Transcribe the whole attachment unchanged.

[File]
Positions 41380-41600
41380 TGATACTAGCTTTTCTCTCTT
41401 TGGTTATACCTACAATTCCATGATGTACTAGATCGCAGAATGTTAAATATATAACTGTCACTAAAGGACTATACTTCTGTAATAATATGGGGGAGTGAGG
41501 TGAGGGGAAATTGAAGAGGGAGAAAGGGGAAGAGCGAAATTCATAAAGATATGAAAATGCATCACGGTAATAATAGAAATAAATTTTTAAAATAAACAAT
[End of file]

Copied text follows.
Positions 41380-41600
41380 TGATACTAGCTTTTCTCTCTT
41401 TGGTTATACCTACAATTCCATGATGTACTAGATCGCAGAATGTTAAATATATAACTGTCACTAAAGGACTATACTTCTGTAATAATATGGGGGAGTGAGG
41501 TGAGGGGAAATTGAAGAGGGAGAAAGGGGAAGAGCGAAATTCATAAAGATATGAAAATGCATCACGGTAATAATAGAAATAAATTTTTAAAATAAACAAT